Dear Mr. President,
We don't often think of the U.S. government as one of the most corrupt on the planet. We don't think that because instead of eliminating corruption, Congress (with help from the Supreme Court) has made it legal. In the past, it would be seen as improper for a president to push congressional reform. Well, the time for niceties is over. We need you to put your foot down and go after Congress to radically change how business is done. Here's why:
1) Americans are priced out of Congress. In the 2010 election, it cost, on average, $8,002,726 to run for a Senate seat and $1,163,231 for the average House seat according to the campaign finance institute. That's the "cover charge" to get into the exclusive club of governance. It all but assures average Americans that there is no place for us in public office at the national level. But can't we just donate money to the candidate we like most, isn't that democratic? No, just 0.26 percent of Americans donated $200 or more in the 2010 election cycle. That means one fourth of one percent of Americans were responsible for elevating candidates to election. Then in office, members spend 30-70 percent of their time raising money for their next election. Do we still get to vote? Yes, but we vote off of a menu of candidates that has been pre-approved by the wealthy and who must then cater to the wealthy.
2) Representatives are no longer accountable to voters. Voters reward their politicians who deliver results and reflect constituent priorities. However, the necessity to raise outrageous amounts of money to campaign has created a bizzaro alternate system of accountability. For example, Ted Cruz' PAC raised $797,000 during the government shutdown while his approval rating plummeted 10 percent among his conservative base, and further among liberals. Under more ordinary circumstances, a 10 percent hit in approval would reflect a crisis-level failure of confidence. In this circumstance, his display of rhetoric and obstruction proved wildly lucrative and successful despite being deeply unpopular. Similarly, Representative Joe Wilson raised $1 million off of his tasteless "you lie" outburst. Money rewards sensationalism at the expense of good governance and statesmanship. Accountability to the voters is obscured by loyalty to the funders.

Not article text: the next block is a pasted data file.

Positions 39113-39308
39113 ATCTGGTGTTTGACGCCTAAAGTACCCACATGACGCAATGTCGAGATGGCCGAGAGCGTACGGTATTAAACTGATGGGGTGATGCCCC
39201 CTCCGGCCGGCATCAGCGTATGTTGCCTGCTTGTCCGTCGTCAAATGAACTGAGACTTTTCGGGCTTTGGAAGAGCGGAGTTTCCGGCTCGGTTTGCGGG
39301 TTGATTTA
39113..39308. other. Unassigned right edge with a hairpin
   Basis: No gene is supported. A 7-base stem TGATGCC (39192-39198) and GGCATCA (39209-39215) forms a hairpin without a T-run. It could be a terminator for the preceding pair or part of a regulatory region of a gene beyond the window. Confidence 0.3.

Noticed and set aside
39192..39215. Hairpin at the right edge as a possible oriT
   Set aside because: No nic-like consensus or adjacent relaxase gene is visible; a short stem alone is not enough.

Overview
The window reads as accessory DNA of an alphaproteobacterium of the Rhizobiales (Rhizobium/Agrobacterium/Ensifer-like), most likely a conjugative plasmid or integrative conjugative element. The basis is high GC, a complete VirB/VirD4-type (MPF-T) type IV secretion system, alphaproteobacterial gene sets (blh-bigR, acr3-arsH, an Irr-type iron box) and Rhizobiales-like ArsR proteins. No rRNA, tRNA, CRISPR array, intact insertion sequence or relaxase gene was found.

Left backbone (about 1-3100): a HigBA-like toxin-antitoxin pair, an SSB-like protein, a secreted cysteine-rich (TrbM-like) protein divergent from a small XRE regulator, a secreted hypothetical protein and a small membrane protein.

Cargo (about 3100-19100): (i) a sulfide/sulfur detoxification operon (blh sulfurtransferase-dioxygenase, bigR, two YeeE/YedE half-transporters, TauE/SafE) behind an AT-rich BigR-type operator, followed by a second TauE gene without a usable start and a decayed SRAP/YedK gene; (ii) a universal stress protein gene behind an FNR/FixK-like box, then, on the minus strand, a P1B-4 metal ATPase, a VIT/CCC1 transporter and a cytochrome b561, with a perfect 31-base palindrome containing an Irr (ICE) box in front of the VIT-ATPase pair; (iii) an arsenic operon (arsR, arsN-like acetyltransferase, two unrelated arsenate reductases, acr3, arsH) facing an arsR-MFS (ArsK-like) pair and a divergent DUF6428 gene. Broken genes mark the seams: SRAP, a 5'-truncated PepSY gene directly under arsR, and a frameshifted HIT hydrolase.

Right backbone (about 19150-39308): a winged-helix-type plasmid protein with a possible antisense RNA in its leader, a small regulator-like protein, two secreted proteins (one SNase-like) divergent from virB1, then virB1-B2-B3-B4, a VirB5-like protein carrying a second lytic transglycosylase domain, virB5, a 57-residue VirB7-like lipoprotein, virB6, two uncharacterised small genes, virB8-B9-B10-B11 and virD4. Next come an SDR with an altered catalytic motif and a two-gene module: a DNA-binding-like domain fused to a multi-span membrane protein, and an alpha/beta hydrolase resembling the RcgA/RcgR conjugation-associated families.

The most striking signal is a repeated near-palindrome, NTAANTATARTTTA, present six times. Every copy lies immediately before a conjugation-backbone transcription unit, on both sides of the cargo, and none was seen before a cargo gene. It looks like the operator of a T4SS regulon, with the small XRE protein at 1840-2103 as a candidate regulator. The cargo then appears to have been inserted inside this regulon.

3) Congress is incapable of dealing with this problem on its own. There are very real systems in place that perpetuate dysfunction. Gerrymandering has created a situation whereby most districts are not competitive between parties. Instead, members race to the far fringes of their party where compromise and collaboration are seen as sign of political weakness. Congress has no capacity to work together except to rename post-offices. There is virtually no chance that, without outside pressure, they will reform their own institution. At the same time, Americans having waning power to pressure their representatives due to the rising influence of money.
4) Congress has betrayed the vision of our founders. Arguably, more than any other political theorist, our government was founded upon the principals of John Locke. We even quoted him, verbatim, in the Declaration of Independence. His message was simple: Those making laws should be immediately subject to those laws. It sounds simple, right? You wouldn't vote to outlaw steak if you were a cattle rancher. That's how representation works, you take a cross-section of people that are representative of the hopes and aspirations of the average person and you let them make self-interested decisions, together. Well, it only works if you have representatives who are truly representative. Unfortunately, we have a congress that is unrecognizable, demographically, to the rest of the U.S. -- in fact, for the first time, a majority of congressional members are now millionaires. They might as well be residents of another country. They are making laws that benefit those similar to their friends and family (the investment class) who look and act nothing like the average American.
5) Now is the time. It's only going to get worse. Each election is exponentially more costly and each congress is more ineffective than the last. Sure, if you push to reform Congress, paid pundits will claim that you are trying to subvert democracy and turn the United States into the People's Islamic Republic of Kenya. They say that already. The reality is that congress has a 10 percent approval rating and Americans will back commonsense reforms and efforts to take money out of politics. None of us feel that we are being well represented.
There is already great work being done. The group Represent Us is working hard to pressure congress to pass the Anti-Corruption Act, which will end these practices of legal bribery and reform lobbying and campaign financing laws. You might find surprising support for eliminating the practice of gerrymandering from republicans who had previously benefited most. Now, they have to contend with the fact that without more moderate districts, the Republican Party will split in two. Less pessimistic republicans might still feel unduly pressured by primary challengers from the right.
The point is that we need you to fight this fight -- even if you lose. This is the challenge of our generation. The country faces immense demands for change. It is hard to consider an institution that does not require large-scale reform in this country -- from the education system to criminal justice, to immigration, welfare... the list goes on. We elected you to make these changes. But, no true reform will ever precede election reform. This can be your legacy.
It is time to stop thinking of congress as an obstacle to change and to start seeing it as the problem itself. Let's get to work.